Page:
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14. A method of producing a print cartridge for use in an inkjet cartridge comprising:
providing a polymer tape having a nozzle member formed therein and having a first surface containing conductors thereon, said nozzle member having a plurality of ink orifices;
providing a coverlayer having a first and second surfaces, each coverlayer surface having an adhesive coated thereon;
bonding said coverlayer first surface to said first surface of said polymer tape to substantially encapsulate said conductors and prevent electrical shorts caused by water vapor or ink, said adhesive comprising a polymer of ethylene and glycidyl methacrylate; and
providing a print cartridge body containing an ink-retaining compartment therein; and
bonding said coverlayer second surface to said print cartridge body such that said nozzle member is in fluid communication with said ink-retaining compartment.
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The present invention generally relates to inkjet printing and, more specifically, to methods and structures for securing a printhead to an inkjet print cartridge, whereby ink is prevented from shorting printhead conductors together.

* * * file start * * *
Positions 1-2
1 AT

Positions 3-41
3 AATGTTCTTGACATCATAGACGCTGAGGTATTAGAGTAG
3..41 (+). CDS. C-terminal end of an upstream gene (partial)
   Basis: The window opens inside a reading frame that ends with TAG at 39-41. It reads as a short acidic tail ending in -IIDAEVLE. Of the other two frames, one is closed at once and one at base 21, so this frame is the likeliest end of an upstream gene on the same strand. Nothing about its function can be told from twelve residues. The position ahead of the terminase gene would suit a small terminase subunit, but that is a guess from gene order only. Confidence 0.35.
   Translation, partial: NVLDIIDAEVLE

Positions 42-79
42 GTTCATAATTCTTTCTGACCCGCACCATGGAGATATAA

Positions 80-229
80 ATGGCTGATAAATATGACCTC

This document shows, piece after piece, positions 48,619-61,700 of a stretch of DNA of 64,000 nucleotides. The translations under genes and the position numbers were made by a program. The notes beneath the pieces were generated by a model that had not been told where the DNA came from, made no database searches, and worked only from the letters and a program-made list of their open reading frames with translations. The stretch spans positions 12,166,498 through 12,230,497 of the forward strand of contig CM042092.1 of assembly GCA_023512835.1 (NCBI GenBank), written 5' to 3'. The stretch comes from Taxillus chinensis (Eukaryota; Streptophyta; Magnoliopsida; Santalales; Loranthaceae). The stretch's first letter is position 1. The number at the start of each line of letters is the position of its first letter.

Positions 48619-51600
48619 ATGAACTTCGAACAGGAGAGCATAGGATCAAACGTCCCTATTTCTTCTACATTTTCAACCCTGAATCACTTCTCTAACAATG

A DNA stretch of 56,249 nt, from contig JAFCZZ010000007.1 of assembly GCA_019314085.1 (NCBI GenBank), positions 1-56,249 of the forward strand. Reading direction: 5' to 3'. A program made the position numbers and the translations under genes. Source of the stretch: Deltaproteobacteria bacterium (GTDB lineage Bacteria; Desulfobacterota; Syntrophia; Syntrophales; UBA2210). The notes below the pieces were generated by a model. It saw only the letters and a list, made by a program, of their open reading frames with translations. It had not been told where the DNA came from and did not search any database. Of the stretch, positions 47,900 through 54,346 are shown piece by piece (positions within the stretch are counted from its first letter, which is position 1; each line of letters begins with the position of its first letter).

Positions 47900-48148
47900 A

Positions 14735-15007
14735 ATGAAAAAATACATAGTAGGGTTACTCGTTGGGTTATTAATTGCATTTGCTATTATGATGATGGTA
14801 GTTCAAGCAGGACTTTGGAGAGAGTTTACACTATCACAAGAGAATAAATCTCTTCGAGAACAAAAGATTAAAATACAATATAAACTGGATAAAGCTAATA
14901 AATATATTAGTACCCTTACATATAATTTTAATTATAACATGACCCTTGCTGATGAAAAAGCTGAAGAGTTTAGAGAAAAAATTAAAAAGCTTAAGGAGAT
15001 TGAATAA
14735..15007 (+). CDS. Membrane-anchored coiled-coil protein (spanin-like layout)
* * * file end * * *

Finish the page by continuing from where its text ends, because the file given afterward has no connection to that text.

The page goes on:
Substantial developments have been made in the field of electronic printing technology. Specifically, a wide variety of highly efficient printing systems currently exist which are capable of dispensing ink in a rapid and accurate manner. One such system is a thermal inkjet printer that utilizes ink cartridges. Thermal inkjet print cartridges operate by rapidly heating a small volume of ink to cause the ink to vaporize and be ejected through one of a plurality of orifices so as to print a dot of ink on a recording medium such as a sheet of paper. Typically, the orifices are arranged in one or more linear arrays in a nozzle plate. The properly sequenced ejection of ink from each orifice causes characters or other images to be printed upon the paper as the printhead is moved across the paper. The paper is typically shifted each time the printhead has moved across the paper. The thermal inkjet printer is fast and quiet, as only the ink strikes the paper. These printers produce high quality printing and can be made both compact and affordable.